Over 60 cargo carriers roll into Birgunj after 135 daysFrustrated by the prolonged protests, local residents and businessmen on Friday forcefully opened the Birgunj-Raxaul border, allowing cargo trucks and vehicles to cross freely into Nepal from neighbouring India.
Frustrated by the prolonged protests, local residents and businessmen on Friday forcefully opened the Birgunj-Raxaul border, allowing cargo trucks and vehicles to cross freely into Nepal from neighbouring India.
The border point, closed for more than four months due to protests by the Madhes-based parties, last Friday (January 16) had seen some movement with five freight carriers entering Nepal, but it was a brief affair, as protesters blockaded the crossing again.
On Friday, local residents and businessmen pulled down the tents and removed roadblocks set up by the protesting Madhes-based parties, following which at least five dozen freight carriers rolled into Nepal through Birgunj-Raxaul border through which Nepal brings 90 percent of its total fuel demand and 70 percent of other imports.
General public who have to pass through the Miteri bridge that links Birgunj and Raxaul expressed happiness after the border was opened.
Sushil Sharma, spokesperson for Birgunj Customs Office, said more than 60 freight carriers had crossed into Nepal till 8pm on Friday.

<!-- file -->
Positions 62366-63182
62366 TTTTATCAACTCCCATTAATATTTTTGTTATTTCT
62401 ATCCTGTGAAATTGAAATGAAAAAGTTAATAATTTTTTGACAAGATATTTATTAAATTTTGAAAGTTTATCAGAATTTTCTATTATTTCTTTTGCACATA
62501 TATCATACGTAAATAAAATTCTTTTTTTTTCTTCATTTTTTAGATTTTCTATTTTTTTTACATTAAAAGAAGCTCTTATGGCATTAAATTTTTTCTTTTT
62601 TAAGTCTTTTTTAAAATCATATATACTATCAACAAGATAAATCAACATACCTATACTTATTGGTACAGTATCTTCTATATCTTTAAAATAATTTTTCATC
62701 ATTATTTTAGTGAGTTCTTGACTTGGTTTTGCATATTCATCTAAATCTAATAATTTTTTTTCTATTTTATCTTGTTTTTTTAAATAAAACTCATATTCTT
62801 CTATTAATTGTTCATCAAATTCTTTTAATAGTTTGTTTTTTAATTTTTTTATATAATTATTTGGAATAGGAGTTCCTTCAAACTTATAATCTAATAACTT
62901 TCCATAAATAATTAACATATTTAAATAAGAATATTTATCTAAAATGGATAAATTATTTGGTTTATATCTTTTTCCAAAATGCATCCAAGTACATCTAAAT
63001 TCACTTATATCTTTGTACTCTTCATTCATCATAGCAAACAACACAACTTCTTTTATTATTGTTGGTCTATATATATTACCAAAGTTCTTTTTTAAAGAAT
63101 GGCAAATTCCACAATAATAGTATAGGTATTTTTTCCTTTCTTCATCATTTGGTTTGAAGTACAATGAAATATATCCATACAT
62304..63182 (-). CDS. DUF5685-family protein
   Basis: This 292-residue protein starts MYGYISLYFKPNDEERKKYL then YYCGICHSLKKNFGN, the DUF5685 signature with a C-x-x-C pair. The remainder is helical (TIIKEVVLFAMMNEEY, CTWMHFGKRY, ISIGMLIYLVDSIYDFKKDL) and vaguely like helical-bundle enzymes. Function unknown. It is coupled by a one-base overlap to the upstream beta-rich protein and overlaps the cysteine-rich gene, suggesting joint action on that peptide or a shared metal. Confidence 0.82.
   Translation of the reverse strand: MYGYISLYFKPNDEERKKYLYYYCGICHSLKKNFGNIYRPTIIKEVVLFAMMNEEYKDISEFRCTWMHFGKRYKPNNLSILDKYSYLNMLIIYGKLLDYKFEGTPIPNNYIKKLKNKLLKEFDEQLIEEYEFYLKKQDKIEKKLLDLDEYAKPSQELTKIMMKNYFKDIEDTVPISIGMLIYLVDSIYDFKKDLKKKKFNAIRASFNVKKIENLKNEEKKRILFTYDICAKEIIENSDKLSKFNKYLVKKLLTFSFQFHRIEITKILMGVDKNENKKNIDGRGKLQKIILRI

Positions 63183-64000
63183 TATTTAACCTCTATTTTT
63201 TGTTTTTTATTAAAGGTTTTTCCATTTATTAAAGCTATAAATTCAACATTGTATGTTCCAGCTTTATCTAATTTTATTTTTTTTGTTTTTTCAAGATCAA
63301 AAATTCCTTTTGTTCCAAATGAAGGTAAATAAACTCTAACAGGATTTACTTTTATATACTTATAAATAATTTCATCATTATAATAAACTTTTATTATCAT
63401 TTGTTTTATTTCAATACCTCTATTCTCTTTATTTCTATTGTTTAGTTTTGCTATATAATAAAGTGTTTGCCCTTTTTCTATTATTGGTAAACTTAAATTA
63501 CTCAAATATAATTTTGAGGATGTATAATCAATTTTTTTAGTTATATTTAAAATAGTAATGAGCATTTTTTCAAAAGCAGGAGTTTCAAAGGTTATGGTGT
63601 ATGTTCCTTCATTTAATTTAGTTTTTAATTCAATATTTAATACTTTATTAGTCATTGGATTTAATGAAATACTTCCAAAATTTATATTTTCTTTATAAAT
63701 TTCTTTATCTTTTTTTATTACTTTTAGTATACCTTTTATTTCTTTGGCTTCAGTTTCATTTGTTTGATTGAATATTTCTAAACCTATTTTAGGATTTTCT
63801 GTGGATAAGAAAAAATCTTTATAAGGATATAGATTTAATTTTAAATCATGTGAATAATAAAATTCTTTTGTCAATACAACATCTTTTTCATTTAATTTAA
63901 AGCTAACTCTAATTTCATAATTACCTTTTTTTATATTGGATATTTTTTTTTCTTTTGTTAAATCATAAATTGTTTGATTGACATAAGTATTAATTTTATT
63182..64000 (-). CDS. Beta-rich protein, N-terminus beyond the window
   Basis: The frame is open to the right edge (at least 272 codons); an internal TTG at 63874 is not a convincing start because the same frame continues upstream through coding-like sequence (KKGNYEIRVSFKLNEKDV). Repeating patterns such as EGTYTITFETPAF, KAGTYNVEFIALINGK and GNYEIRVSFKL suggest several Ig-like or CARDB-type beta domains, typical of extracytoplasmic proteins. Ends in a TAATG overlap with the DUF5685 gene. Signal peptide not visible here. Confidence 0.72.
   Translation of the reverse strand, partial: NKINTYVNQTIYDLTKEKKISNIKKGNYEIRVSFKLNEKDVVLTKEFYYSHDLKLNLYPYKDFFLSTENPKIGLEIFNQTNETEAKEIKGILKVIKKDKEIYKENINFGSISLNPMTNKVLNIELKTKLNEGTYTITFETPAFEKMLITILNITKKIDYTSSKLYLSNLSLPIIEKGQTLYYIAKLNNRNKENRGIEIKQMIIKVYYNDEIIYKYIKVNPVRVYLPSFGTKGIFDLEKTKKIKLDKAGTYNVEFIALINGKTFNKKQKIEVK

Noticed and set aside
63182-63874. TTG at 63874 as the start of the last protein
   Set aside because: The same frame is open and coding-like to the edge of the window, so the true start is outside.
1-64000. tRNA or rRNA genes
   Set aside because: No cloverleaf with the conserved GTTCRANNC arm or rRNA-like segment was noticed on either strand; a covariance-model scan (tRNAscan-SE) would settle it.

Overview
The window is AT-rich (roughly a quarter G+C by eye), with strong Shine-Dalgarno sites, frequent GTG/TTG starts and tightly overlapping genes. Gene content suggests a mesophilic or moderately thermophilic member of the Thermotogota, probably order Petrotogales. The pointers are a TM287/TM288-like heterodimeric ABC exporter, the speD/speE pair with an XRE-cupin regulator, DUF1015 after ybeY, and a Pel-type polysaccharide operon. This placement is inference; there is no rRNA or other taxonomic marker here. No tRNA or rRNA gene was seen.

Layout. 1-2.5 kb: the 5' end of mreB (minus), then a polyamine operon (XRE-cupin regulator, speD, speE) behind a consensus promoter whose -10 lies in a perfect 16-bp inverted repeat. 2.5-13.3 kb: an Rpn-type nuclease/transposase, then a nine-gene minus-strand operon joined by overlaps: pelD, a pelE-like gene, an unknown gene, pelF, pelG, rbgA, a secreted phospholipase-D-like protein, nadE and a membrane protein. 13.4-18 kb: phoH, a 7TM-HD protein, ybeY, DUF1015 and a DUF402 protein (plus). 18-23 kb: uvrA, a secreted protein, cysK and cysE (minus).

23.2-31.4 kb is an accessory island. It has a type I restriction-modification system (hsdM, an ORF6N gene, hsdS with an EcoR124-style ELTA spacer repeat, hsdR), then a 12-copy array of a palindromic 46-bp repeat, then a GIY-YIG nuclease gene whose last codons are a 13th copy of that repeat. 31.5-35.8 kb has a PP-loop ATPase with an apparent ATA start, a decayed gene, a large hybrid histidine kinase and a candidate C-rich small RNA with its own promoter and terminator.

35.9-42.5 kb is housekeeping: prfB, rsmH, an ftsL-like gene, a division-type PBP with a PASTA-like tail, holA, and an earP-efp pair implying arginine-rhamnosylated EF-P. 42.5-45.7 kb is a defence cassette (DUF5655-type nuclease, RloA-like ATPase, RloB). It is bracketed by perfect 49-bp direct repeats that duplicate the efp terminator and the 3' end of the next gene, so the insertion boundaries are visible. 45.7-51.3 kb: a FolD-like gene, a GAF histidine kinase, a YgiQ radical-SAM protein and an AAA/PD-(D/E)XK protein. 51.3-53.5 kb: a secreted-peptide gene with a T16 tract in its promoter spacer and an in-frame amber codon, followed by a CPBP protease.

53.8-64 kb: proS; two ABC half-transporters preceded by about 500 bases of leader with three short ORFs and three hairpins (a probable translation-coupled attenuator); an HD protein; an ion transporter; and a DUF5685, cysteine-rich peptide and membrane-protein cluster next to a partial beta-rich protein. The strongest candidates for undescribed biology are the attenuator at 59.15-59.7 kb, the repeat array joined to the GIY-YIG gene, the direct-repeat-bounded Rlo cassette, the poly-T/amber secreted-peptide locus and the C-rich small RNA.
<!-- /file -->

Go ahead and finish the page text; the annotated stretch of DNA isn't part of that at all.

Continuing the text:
Around noon on Friday, local businessmen had uprooted the tents and pitched by the protesters before setting them on fire.
Tarai Madhes Loktantrik Party General Secretary Jitendra Sonal, who had reached the sit-in area after learning about burning of the tents, had tried to stage protests along with SLMM activists, saying they had not withdrawn their protests. But the businessmen vehemently opposed the move. After removing Sonal and his cadres, the businessmen had brought cargo trucks to Nepal from the Indian side.
The protesting Madhes-based parties, which are protesting against the constitution in the plains since August, are yet to “officially” call off their border protests.
Talks between the SLMM and the government last broke down after the former on January 21, two days before the constitution was amended, decided to dissolve its taskforce saying “dialogue at taskforce level was over”.
One of the main demands of the SLMM is redrawing of provincial boundaries.
Parliament on January 23 had voted to amend the constitution in an effort to address the concerns raised by the Madhes-based parties, but the move failed to cut ice with them. The government and agitating parties have not held talks since.
Friday’s cargo movements through the obstructed border comes as signs of easing supplies from India with which Nepal’s relations have hit an all-time low following the constitution promulgation.